Tango your way to learning with Google’s leap into augmented reality!

Published On : 2017-05-22

Project Tango by Google could well turn augmented reality from fiction to fact in classrooms

In the realm of technology, there could not be a more exciting and dynamic market than the Augmented Reality and Virtual Reality Market. Both AR & VR are considered the next ‘big focus area’ and companies as diverse as Google, Microsoft, Amazon and Apple are investing billions of dollars in this potential goldmine. It is widely believed that the next battle in technology will not be won on the basis of hardware expertise or software proficiency but by having an edge over the competition in both Augmented Reality and Virtual Reality. While virtual reality is typically more well-known and focussed on by the media, augmented reality can scarcely be considered less important. At Google’s I/O 2017 developer conference, the Silicon Valley Company profiled a few of the new features and technologies that could transform augmented reality into reality!

The biggest declaration was the Visual Position Service (VPS) offered by the company. VPS is an inaugural service that allows accurate location indoors by seeking out specific visual markers. VPS uses Google Maps data in tandem with the visual processing abilities of Tango and a camera. Surprisingly, this service isn’t meant to help people navigate their way across a new city or find their way home, but is designed to locate specific locations or even items inside a premises. The example demonstrated at Google I/O saw the service find a screwdriver located in a home improvement store. With the help of real-time imaging data, Visual Position Service compares a large number of specific visual feature markers to track the precise location down to the accuracy of a few centimetres. However, individual users or companies might want to upload supplementary data to receive directional navigation, or even other VPS user data could be shared in the cloud. The company aims to use GPS to get users to their desired location and then VPS to find the exact item that they might be looking for.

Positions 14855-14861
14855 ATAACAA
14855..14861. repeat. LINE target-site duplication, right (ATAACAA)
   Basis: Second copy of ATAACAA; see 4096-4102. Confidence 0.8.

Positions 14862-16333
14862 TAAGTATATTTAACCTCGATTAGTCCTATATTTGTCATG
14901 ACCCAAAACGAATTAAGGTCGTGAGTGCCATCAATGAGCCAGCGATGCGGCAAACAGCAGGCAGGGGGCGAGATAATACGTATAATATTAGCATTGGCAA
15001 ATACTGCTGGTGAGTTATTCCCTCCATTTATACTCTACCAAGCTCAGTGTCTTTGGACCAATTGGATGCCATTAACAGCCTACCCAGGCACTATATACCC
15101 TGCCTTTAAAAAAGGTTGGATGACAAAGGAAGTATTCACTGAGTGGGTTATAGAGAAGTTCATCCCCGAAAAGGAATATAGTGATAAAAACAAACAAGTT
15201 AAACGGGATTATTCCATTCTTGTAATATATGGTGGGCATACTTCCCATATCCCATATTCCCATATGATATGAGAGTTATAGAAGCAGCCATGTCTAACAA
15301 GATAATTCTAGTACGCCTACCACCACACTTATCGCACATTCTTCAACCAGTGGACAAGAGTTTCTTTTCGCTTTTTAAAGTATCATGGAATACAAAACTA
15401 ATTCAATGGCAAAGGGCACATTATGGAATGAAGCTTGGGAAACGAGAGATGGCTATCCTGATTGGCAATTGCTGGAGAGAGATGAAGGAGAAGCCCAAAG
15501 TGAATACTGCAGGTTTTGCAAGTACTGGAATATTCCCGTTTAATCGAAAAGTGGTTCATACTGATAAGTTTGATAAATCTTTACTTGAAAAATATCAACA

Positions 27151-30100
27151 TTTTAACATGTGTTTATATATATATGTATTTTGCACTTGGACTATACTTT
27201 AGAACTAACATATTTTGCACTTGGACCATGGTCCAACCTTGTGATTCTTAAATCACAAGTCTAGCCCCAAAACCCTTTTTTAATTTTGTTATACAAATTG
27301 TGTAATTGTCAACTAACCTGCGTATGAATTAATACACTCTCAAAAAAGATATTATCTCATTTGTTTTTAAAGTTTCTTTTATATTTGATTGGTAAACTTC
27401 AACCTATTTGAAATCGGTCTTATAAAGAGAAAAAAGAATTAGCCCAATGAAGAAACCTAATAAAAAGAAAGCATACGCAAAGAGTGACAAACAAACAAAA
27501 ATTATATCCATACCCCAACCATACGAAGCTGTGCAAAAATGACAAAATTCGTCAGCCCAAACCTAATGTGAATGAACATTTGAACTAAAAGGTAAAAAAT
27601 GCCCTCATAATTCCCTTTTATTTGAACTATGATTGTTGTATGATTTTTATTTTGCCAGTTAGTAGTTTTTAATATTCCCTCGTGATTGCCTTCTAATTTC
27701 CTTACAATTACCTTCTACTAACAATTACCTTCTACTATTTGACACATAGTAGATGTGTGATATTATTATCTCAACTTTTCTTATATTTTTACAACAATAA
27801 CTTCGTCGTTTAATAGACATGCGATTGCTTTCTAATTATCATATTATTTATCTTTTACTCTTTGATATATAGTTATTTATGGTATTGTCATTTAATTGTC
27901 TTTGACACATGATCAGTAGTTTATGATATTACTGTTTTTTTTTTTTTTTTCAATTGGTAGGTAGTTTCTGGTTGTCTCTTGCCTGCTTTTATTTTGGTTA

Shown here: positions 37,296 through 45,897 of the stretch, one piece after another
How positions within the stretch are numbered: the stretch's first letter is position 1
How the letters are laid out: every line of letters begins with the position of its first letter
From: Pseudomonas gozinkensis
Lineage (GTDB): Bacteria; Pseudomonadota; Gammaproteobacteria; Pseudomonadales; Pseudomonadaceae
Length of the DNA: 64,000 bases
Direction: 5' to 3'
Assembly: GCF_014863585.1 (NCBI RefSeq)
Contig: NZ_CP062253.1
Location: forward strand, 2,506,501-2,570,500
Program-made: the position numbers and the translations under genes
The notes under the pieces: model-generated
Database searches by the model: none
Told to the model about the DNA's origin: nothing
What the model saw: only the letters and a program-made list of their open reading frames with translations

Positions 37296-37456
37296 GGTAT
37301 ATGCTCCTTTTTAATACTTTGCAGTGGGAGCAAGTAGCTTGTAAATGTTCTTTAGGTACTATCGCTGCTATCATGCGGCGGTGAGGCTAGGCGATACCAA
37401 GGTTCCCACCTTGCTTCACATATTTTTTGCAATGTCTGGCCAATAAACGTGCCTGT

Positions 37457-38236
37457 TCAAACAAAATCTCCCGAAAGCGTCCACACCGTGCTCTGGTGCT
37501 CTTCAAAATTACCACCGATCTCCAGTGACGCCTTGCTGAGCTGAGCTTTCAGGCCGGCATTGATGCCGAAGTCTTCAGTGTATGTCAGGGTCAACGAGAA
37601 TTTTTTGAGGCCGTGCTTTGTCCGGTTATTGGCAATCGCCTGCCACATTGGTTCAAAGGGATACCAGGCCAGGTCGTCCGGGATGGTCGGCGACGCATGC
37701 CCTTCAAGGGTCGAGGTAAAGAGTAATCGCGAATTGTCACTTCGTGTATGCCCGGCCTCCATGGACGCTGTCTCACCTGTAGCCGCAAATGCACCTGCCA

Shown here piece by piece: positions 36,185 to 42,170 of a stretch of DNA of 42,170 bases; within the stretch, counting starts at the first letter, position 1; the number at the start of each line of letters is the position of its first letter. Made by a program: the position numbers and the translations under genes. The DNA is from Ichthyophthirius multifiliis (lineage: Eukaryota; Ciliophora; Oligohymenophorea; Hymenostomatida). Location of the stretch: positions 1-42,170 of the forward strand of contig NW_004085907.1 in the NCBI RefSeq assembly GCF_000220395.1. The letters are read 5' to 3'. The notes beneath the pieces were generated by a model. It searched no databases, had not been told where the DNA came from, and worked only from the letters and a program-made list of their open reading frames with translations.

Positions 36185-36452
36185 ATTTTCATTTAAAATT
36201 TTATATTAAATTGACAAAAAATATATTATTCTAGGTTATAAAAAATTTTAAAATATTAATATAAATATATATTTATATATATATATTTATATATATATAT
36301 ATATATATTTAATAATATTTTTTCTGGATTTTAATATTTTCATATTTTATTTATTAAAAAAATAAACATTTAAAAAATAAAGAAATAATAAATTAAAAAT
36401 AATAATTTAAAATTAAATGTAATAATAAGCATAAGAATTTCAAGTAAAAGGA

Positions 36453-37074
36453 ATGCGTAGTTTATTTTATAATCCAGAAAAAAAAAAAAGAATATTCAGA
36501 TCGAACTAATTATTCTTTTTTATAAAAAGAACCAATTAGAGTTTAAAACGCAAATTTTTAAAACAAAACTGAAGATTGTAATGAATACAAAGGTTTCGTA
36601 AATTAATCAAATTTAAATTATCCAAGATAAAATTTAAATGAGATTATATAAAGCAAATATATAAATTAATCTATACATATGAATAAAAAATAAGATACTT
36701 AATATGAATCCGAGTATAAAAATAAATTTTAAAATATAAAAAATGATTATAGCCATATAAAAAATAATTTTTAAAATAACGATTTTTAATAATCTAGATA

VPS even shows initial promise for the visually impaired as it can be used together with audio to give directions around objects or obstacles located in the vicinity. Most important of all, Google’s VPS tech will be a key component of the Google Lens software, meaning that Google anticipates widespread support of this service across a range of devices in the near future. Education is one area where Google sees immense potential for Project Tango. At the I/O keynote, senior company executives stated that almost 2 million students had used the Expedition cardboard software for the purpose of virtual reality field trips. The company now plans to extend this programme with a new augmented reality mode known as Expeditions AR. This will allow students and teachers to see objects in AR and can be used to enhance the learning experience. A few examples of where this could benefit both would be seeing a strand of DNA, human organs, or even the Statue of David. Google has promised to bring AR to classrooms by the end of this year with its Pioneer Program.

In the long run, Google sees both augmented reality and virtual reality as an intrinsic part of what it calls ‘immersive computing’, where devices function in a manner similar to how one sees and interacts with the world. In place of a heads-up display superimposed atop the world, augmented reality could one day provide a great deal of information about one’s surroundings and could present it in such a way that it would be a natural fit akin to a hand in a glove. These concepts are extremely exciting, and Google’s dedicated efforts in Tango hardware, Google AI, and machine learning certainly point towards a bright future for the augmented reality and virtual reality market.